A White House Diary
A Woman of Quality: Eleanor Roosevelt
Lady Bird Johnson’s primary reason for keeping a diary for more than five years was that, as she says in her prefatory note, she wanted her descendants to share through her eyes her “unique position, as wife of the president of the United States.” But the exercise was disciplinary as well, like a daily walk of four miles no matter what the weather, or half an hour of the Old Testament the last thing at night. And, besides, she says, “I like writing—fearful labor though I sometimes find it—I like words.” She spoke into a tape recorder, chronicling official dinners, family get-togethers, trips abroad, the weddings and accouchements of her daughters, barbecues with multitudes, an occasional solitary evening of television, the doubts and decisions and physical distempers of her husband, the greatest man on earth.
By the time she left the White House in January of 1969, she had accumulated 1,750,000 words; she has pruned this crop to one-seventh, which she offers the public as “a sampler.” She has selected, she says, “hopefully significant days, but some quiet days.” Besides “hopefully” which she iteratively and steadfastly misuses (as, indeed, do most of her compatriots who have been assiduously benighted by “the media”), she is fond of “montage” and of “vignette” and often the words appear in tandem: “The whole scene melts into a montage…. The vignettes I remember….”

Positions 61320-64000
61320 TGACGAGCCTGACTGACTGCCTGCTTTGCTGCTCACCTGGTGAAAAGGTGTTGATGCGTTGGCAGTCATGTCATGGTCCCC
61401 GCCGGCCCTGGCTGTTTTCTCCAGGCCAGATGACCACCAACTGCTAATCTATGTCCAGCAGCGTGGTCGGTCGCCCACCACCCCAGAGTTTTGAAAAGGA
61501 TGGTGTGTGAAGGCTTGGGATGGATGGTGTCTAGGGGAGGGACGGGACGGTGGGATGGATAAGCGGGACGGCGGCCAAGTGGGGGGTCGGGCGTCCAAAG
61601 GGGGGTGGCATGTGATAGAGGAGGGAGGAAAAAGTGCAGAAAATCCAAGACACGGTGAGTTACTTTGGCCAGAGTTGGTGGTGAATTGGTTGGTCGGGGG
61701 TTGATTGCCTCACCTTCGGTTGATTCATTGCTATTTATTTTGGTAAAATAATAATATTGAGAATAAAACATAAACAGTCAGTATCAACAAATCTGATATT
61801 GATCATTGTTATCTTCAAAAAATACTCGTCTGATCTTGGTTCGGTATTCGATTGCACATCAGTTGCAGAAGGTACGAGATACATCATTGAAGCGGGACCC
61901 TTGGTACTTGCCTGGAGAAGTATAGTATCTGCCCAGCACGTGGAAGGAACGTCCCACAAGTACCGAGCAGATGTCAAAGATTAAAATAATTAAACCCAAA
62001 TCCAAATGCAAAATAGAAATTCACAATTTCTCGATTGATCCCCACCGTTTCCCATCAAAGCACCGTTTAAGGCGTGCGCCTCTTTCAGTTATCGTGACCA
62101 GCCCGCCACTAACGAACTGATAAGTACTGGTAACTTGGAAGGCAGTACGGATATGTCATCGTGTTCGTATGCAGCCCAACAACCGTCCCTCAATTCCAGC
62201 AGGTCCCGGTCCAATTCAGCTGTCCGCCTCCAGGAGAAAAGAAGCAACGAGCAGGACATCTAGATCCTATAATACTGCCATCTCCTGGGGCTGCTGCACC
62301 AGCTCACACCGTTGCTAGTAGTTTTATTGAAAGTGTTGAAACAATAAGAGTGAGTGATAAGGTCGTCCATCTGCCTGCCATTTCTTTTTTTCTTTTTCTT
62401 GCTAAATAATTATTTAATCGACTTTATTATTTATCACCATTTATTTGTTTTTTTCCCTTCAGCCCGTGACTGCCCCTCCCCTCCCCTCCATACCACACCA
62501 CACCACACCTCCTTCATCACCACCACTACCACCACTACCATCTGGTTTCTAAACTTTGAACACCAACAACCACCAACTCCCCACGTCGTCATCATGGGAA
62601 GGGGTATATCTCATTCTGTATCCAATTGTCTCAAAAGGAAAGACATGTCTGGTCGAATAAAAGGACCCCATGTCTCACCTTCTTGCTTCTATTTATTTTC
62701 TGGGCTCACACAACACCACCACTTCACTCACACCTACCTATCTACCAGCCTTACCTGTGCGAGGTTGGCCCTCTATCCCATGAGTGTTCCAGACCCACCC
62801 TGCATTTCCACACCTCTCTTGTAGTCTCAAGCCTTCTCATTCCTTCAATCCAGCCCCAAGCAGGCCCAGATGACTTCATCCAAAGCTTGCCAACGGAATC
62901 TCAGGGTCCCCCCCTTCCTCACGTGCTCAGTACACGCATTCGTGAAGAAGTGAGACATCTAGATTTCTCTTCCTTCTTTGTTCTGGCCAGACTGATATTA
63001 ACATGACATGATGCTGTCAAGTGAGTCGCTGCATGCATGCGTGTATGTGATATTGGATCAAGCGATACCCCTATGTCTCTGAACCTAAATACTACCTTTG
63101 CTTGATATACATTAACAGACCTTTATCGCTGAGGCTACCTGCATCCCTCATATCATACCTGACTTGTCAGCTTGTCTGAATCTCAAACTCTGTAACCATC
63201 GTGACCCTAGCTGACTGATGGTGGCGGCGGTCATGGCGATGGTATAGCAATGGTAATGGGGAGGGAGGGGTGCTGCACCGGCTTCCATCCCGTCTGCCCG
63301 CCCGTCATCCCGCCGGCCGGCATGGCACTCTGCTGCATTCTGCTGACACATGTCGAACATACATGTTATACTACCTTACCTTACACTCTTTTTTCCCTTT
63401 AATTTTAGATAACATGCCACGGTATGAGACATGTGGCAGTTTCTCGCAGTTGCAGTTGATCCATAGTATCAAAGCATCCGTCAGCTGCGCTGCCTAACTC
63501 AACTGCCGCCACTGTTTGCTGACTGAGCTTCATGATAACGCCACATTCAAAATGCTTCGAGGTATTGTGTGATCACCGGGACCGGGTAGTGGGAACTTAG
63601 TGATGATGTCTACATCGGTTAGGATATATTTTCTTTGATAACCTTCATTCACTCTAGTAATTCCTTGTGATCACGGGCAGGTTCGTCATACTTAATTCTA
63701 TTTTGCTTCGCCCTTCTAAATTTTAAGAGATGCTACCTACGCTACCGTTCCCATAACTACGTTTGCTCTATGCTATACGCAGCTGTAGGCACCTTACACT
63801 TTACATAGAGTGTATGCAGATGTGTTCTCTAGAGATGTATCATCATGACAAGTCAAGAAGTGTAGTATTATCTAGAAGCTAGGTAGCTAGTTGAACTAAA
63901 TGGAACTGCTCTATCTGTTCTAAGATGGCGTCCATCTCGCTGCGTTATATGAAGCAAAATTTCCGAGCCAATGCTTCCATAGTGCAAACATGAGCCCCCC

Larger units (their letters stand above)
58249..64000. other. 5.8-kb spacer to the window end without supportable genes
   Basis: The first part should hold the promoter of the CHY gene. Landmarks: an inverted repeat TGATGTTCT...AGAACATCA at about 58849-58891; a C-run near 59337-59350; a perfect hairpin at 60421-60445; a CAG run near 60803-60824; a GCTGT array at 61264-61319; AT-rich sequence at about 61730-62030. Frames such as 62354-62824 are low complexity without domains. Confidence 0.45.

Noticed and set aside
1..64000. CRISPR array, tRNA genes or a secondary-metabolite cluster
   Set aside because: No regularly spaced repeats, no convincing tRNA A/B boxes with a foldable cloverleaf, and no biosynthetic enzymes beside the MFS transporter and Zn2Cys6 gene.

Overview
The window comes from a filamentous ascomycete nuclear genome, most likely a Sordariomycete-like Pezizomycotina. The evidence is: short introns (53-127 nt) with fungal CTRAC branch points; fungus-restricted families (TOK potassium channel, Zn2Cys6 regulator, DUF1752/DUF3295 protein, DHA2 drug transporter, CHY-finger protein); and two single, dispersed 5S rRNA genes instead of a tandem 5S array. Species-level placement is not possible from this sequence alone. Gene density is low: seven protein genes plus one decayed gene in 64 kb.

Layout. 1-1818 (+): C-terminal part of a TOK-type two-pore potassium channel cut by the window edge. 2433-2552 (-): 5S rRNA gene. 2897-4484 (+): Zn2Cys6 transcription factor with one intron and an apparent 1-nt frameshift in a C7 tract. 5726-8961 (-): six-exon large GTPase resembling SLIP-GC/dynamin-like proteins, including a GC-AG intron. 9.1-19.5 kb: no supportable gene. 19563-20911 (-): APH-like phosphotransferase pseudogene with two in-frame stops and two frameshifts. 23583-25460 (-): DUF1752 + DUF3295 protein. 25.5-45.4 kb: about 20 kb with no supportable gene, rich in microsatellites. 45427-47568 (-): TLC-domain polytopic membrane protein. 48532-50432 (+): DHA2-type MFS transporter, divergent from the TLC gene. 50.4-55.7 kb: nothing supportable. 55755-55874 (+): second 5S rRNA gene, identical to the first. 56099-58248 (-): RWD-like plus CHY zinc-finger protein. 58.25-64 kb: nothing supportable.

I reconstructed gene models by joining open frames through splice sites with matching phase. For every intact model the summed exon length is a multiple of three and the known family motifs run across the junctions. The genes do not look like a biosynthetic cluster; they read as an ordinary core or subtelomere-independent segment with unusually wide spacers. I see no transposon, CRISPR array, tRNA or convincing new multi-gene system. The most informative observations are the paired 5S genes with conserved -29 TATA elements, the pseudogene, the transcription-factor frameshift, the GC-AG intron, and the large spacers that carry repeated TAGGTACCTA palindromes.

Because the montage before the reader’s dazed eye is projected on a screen that circles the globe, it is not easy to focus on many vignettes: a state dinner for the Shah of Iran is superimposed on an anniversary party for the cast of Hello Dolly!; the spring wildflowers of Central Texas have scarcely bloomed before the maple leaves are turning in New England; “the Woman Do-er’s luncheon, the one that is the kick-off of the beautification program” is followed a few days later by a weekend at Camp David with the John Steinbecks and the Billy Grahams as house-guests, an assortment of bedfellows so unusual that one could wish for a lot of vignettes, close up.
The velocity at which Mrs. Johnson flew makes the hardiest Bird-watcher giddy. In a single day, she could go to New York in the morning, try on clothes for several hours, visit a few museums, attend a meeting or two (to discuss Head Start, the environment, art for the White House), go to lunch with thirty people, and be back in Washington in time to change her dress and entertain at dinner. One Saturday in March of 1967, she met a group of students from Texas at brunch; then she went with busloads of governors’ wives to plant dogwoods along the Potomac (it was 29°, the mud was deep, the trees were set a good distance apart) and subsequently had lunch with the ladies at the State Department. The President had been in conference with the governors all day and at seven, the whole group convened for dinner …